Image of two men kissingHomosexuality in Eighteenth-Century England: A Sourcebook compiled by Rictor Norton

Newspaper Reports, 1795


HIGHLIGHTS: A Baronet absconds after conviction of having sex with a Guardsman; man sentenced to two years' solitary confinement.


Wednesday 14 January 1795

On Friday last the Grand Jury for Westminster found a true Bill against Sir Charles Price, Bart. and John Jones, a corporal in the First Regiment of Guards, for a misdemeanor of the most unnatural kind. – Jones being in custody, was put on his trial, and after hearing the evidence of John Bowry, who keeps the Castle public house in Chapel-street, Westminster, and three other witnesses, the Jury immediately returned their verdict – Guilty; and the court sentenced the prisoner to two months imprisonment in Tothill-fields Bridewell, and during that time to stand on the pillory. (Hereford Journal)

Saturday 17 January 1795

A bill was found by the Grand Westminster Jury, against Sir Charles Price, Bart. and John Jones, a corporal in the first regiment of foot guards, on a charge of a misdemeanor of the most unnatural kind. Jones was tried, and on the evidence of a publican and three witnesses, was convicted, and sentenced to two months imprisonment, and to stand in the pillory in the Broadway, Westminster. (Staffordshire Advertiser) (The Chester Chronicle for Fri. 30 Jan. 1795 prints the same report, but ends with the observation: “The worthy Baronet is at large.”)

Saturday 14 March 1795

There are fifteen prisoners in the castle for trial at the next Thetford assizes, which will commence on Friday next, viz. . . . Henry Printal, for an unnatural crime . . . (Norfolk Chronicle) (See also News Reports for 29 Nov. 1794.)

Saturday 20 June 1795

[Advertisement]
Likewise may be had, in bottles of 11s. 6d. and 5s. each, Dr. FREEMAN's Grand Restorer of Human Nature, commony called Fothergell's Chymical Nervous Cordial Drops, for wind in the stomach and bowels, all nervous complaints, whether from taking mercury to excess, or that abominable Vice, Onanism, or secret Venery, or other causes; it removes all disorders in the kidnies and bladder, pains in the back and head, horrid thoughts, frightful dreams, dimness of sight, palpitation of the heart, dorsal consumptions, trembling of the heands from hard drinking, and diseases arising from excess of venereal enjoyments, and will invigorate and strengthen the constitution of aged persons, and those who have been relaxed in hot climates, &c. (Norfolk Chronicle)

Saturday 11 July 1795

On Thursday was tried at the Old Bailey, John Young, a soldier in the Guards, for feloniously stealing on the 4th of June last, from the person of John Richard Frizelli, a metal watch, with a gold chain and seal. The evidence on the part of the prosecution being gone through, and the prisoner called upon for his defence, he shocked the feelings of the whole Court, by attempting to fix on the prosecutor a crime of a detestable nature. His story was, that he observed two gentlemen in the Birdcage Walk, in a position that betrayed they were capable of unnatural practices; that upon his detecting them they ran away, and dropt the watch in question, which the prisoner picked up.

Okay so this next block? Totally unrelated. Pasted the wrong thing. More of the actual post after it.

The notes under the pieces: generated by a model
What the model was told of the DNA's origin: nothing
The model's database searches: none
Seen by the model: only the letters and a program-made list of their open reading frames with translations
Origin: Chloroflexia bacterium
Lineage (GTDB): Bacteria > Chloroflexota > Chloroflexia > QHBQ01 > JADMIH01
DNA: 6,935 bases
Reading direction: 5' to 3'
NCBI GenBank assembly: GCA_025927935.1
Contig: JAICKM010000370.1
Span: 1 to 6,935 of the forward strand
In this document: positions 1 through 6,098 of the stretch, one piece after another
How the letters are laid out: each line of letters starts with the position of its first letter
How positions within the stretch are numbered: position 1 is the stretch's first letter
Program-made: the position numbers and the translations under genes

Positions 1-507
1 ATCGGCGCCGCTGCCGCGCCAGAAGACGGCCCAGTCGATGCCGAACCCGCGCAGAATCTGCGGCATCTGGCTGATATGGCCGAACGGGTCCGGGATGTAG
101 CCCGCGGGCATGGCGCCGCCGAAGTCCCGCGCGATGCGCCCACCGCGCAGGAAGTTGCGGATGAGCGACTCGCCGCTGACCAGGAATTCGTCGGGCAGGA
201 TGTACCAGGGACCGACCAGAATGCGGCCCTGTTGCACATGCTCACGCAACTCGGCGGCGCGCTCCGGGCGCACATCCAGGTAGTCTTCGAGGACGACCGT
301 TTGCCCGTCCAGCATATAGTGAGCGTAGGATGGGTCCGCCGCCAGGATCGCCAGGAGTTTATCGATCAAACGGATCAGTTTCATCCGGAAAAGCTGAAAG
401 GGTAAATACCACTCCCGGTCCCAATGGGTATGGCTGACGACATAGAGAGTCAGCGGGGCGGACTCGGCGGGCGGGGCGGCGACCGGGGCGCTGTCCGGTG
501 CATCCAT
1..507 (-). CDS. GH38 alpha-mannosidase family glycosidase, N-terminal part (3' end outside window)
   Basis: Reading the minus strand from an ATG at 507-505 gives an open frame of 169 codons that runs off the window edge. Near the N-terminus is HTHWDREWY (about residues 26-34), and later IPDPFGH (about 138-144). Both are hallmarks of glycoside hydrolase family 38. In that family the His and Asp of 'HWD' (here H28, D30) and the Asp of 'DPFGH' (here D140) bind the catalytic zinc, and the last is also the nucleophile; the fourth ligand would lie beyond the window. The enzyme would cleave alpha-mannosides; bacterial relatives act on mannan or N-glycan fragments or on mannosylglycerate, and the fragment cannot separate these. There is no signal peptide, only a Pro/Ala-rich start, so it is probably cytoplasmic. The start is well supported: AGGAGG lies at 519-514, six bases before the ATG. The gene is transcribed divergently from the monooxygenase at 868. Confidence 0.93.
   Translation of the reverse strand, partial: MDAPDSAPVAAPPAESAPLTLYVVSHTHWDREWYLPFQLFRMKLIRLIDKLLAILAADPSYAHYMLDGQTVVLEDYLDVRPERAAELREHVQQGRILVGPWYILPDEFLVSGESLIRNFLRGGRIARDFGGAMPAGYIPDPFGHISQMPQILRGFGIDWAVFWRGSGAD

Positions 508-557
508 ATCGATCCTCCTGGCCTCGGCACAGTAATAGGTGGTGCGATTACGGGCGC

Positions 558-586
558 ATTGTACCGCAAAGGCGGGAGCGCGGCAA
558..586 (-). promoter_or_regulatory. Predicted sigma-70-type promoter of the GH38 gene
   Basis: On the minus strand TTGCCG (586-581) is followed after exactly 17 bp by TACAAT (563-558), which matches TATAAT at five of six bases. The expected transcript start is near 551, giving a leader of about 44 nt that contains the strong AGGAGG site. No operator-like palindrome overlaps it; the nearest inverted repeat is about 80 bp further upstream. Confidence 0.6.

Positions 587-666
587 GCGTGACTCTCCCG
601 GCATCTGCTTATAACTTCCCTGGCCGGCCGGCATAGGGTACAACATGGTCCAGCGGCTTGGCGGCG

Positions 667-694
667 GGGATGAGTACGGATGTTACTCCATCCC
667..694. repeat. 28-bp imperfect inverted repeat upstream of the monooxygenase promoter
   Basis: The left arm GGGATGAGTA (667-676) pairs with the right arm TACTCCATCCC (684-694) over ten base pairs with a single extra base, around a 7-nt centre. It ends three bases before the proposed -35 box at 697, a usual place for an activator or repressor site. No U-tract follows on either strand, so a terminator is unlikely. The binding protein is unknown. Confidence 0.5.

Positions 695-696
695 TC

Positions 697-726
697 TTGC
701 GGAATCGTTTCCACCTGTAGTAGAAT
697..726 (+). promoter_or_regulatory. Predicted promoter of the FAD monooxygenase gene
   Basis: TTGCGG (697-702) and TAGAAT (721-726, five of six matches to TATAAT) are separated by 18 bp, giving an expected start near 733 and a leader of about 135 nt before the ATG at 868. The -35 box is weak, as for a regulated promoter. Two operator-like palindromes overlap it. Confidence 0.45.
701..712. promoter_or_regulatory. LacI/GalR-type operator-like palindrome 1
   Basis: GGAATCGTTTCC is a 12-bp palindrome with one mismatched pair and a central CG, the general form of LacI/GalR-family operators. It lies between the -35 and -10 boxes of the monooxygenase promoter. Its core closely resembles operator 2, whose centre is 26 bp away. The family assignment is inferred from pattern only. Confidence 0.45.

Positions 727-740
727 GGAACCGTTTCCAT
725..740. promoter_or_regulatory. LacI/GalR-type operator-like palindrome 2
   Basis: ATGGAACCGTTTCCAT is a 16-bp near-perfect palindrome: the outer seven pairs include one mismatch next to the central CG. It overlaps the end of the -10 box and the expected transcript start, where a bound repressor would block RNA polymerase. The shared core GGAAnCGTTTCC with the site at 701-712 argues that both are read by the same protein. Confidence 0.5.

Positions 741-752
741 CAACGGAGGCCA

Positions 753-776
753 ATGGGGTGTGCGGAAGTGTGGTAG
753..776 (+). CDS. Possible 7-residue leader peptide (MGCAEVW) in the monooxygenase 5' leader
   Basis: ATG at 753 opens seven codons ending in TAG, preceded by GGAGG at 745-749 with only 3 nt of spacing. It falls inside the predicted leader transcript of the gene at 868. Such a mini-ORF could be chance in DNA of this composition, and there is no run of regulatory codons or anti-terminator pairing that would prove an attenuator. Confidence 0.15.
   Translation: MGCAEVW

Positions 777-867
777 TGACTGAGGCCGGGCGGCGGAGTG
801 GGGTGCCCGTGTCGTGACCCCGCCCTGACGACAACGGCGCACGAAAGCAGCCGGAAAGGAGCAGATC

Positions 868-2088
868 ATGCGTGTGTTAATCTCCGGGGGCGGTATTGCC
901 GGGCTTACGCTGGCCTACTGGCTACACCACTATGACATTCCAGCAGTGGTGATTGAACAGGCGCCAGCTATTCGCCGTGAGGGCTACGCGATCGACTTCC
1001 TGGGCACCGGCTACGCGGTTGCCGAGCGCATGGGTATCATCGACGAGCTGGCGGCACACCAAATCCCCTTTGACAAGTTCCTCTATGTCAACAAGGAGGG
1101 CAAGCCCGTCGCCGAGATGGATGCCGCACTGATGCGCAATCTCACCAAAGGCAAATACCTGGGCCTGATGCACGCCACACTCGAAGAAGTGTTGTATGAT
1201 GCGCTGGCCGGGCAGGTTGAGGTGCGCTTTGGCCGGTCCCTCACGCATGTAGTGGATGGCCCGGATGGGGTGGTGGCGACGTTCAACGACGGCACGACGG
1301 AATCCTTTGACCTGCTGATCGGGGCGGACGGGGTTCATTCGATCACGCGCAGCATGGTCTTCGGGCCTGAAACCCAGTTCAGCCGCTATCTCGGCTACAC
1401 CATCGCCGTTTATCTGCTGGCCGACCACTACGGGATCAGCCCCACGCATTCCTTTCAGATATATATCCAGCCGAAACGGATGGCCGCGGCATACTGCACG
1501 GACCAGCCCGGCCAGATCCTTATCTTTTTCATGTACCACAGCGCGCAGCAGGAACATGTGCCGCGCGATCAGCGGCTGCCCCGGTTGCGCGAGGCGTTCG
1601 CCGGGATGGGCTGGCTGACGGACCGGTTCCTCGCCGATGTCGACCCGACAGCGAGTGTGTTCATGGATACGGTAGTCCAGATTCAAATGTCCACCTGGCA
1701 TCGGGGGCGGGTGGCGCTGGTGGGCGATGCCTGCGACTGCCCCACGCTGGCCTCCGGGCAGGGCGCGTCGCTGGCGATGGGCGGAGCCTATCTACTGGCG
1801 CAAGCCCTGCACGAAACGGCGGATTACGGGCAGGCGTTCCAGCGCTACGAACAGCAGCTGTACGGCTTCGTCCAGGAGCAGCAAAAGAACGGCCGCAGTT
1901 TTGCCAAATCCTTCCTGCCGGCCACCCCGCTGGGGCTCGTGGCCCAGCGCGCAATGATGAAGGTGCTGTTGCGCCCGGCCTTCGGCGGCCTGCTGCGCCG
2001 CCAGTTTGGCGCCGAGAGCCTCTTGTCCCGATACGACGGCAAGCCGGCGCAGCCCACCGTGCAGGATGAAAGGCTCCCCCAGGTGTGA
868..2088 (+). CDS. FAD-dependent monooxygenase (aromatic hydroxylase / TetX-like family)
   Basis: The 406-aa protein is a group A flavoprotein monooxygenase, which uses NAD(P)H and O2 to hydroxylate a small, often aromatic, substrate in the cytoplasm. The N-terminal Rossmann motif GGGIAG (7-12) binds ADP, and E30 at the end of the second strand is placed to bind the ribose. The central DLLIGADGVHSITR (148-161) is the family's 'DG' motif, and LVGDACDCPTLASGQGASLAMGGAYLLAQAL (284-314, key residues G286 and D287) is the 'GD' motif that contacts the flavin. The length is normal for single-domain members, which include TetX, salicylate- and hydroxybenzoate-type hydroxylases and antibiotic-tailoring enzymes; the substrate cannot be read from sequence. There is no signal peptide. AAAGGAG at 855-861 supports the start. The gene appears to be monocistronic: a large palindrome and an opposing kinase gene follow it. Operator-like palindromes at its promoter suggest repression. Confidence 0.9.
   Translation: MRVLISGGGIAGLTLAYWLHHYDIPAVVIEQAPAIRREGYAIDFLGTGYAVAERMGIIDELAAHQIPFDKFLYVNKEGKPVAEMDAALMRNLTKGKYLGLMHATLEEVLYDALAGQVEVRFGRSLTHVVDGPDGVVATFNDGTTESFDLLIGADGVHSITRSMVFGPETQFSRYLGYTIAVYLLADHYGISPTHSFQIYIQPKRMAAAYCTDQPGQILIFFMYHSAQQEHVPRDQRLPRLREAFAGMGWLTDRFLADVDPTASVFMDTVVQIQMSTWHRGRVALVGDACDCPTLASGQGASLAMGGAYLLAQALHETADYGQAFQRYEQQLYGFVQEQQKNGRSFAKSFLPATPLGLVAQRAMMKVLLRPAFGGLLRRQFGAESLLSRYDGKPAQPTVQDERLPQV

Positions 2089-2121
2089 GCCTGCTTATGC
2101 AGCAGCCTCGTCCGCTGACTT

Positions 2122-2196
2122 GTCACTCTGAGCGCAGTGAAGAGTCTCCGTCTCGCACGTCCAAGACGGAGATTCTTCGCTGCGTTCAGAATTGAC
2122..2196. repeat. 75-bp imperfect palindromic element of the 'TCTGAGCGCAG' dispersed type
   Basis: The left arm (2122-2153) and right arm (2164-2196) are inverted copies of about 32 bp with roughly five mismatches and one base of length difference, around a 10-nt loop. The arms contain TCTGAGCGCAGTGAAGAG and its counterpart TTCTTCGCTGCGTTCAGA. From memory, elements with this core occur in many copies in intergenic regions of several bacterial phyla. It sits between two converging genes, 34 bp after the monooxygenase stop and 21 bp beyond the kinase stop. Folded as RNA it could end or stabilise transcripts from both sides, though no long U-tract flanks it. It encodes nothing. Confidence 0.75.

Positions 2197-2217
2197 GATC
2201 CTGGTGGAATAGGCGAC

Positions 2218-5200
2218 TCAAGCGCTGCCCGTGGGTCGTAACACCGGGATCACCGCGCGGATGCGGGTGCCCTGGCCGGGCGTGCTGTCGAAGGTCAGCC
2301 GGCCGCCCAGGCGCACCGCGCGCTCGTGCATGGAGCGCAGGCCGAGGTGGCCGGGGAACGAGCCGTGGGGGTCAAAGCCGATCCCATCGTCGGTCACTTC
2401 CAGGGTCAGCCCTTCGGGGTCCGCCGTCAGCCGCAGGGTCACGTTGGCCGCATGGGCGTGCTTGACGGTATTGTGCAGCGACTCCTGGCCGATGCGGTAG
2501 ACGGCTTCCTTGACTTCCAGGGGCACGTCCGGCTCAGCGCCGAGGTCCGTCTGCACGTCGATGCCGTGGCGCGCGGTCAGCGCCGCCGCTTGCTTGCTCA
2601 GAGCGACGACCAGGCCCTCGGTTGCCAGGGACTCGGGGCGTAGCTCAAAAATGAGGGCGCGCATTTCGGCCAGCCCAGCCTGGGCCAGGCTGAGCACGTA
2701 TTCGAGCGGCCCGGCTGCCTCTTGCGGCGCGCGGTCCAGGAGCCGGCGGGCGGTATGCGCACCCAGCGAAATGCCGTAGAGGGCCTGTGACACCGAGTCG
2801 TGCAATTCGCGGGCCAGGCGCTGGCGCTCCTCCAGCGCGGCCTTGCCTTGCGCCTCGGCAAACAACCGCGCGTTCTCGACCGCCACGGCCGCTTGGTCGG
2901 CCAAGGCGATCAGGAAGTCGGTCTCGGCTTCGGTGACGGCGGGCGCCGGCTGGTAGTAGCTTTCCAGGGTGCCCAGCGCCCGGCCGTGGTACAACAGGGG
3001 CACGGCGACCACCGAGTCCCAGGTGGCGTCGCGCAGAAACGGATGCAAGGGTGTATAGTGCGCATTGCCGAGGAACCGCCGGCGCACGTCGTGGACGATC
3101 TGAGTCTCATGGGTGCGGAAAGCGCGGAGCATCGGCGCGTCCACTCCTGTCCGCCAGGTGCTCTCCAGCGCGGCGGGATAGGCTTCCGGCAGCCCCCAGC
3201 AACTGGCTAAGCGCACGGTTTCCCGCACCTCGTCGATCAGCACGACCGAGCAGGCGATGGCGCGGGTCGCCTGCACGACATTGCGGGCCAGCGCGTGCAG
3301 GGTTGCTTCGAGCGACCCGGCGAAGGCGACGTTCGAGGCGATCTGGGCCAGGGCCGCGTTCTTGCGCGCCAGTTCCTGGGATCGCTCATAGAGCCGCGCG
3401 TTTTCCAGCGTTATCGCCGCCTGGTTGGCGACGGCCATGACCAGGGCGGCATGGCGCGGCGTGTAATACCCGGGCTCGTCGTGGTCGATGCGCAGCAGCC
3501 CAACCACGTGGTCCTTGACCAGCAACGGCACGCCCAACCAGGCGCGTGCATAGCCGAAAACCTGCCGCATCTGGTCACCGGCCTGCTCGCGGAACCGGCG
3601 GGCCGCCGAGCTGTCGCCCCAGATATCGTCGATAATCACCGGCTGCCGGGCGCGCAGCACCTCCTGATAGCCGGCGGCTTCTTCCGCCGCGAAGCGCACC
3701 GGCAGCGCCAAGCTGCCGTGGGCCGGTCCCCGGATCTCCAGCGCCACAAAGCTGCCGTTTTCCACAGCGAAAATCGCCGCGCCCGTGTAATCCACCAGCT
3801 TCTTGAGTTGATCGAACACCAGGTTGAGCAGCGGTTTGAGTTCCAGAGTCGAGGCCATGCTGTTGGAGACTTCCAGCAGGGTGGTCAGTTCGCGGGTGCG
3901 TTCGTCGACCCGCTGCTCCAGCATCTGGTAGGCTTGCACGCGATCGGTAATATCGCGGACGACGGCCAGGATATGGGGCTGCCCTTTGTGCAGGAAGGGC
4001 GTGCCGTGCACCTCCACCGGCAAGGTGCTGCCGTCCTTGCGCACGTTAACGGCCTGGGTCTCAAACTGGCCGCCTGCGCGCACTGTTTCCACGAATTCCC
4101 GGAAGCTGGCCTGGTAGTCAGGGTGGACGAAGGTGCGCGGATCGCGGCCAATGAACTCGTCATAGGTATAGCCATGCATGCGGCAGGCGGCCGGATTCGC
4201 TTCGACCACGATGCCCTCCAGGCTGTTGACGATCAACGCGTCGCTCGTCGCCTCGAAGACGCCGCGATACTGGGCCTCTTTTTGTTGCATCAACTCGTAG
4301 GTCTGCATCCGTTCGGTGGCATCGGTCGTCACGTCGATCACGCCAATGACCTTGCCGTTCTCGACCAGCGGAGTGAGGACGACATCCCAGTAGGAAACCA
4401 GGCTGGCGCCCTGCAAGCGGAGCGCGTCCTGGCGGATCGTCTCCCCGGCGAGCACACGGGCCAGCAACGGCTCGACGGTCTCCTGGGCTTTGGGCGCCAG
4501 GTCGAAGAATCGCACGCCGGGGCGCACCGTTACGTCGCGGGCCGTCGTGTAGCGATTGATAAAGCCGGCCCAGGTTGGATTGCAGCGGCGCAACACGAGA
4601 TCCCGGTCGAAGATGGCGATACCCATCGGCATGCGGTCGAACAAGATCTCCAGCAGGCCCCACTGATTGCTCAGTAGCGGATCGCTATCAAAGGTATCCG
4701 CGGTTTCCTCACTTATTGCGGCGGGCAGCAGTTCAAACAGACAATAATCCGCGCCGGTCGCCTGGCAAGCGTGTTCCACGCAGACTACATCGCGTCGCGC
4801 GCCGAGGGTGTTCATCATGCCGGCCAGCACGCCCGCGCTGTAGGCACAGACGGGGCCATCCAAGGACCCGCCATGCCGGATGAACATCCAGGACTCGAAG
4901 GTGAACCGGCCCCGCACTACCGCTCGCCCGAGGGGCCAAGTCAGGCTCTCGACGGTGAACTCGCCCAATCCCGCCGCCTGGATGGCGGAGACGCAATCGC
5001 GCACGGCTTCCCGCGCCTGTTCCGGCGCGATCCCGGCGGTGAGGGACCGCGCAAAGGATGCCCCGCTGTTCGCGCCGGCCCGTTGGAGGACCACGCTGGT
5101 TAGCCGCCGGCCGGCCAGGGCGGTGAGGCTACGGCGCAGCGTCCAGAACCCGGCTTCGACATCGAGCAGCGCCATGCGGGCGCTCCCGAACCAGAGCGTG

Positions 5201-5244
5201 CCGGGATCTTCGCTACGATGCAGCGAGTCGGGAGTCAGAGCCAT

The whole of this story appeared to be a most diabolical fabrication of the prisoner, set up for the first time, to screen himself from punishment.
          The Jury found the prisoner guilty. The learned Judge addressed the prisoner, by observing, that it was very fortunate for him that the indictment had not been laid capitally, namely for stealing the watch privately from the person of the prosecutor, which the evidence clearly proved was the fact; for, had it been so laid, the infamous and wicked defence he had set up, would have insured him a public execution. (Staffordshire Advertiser)

Wednesday 21 October 1795

At the Quarter-Sessions for the county of Somerset, held last week at Taunton, William Teyler, otherwise Tyley, of Bedminster, corn-factor, and a man of considerable property, was convicted on the clearest evidence of an attempt to commit an unnatural crime on William Mason; sentenced to be fined 50l. and to be confined for two years to solitary imprisonment in Ilchester gaol, and until the fine be paid; and the gaoler was strictly charged to see that the imprisonment was quite solitary. The defendant had indicted the prosecutor and another person for a conspiracy in endeavouring to obtain money of him by false pretence of charging him with an unnatural crime, of which he was innocent; this the Court considered as an aggravation of the enormity of his crime. (Hereford Journal)


CITATION: If you cite this Web page, please use the following citation:
Rictor Norton (Ed.), "Newspaper Reports, 1795", Homosexuality in Eighteenth-Century England: A Sourcebook, 17 October 2014 <http://rictornorton.co.uk/eighteen/1795news.htm>.


Return to Homosexuality in Eighteenth-Century England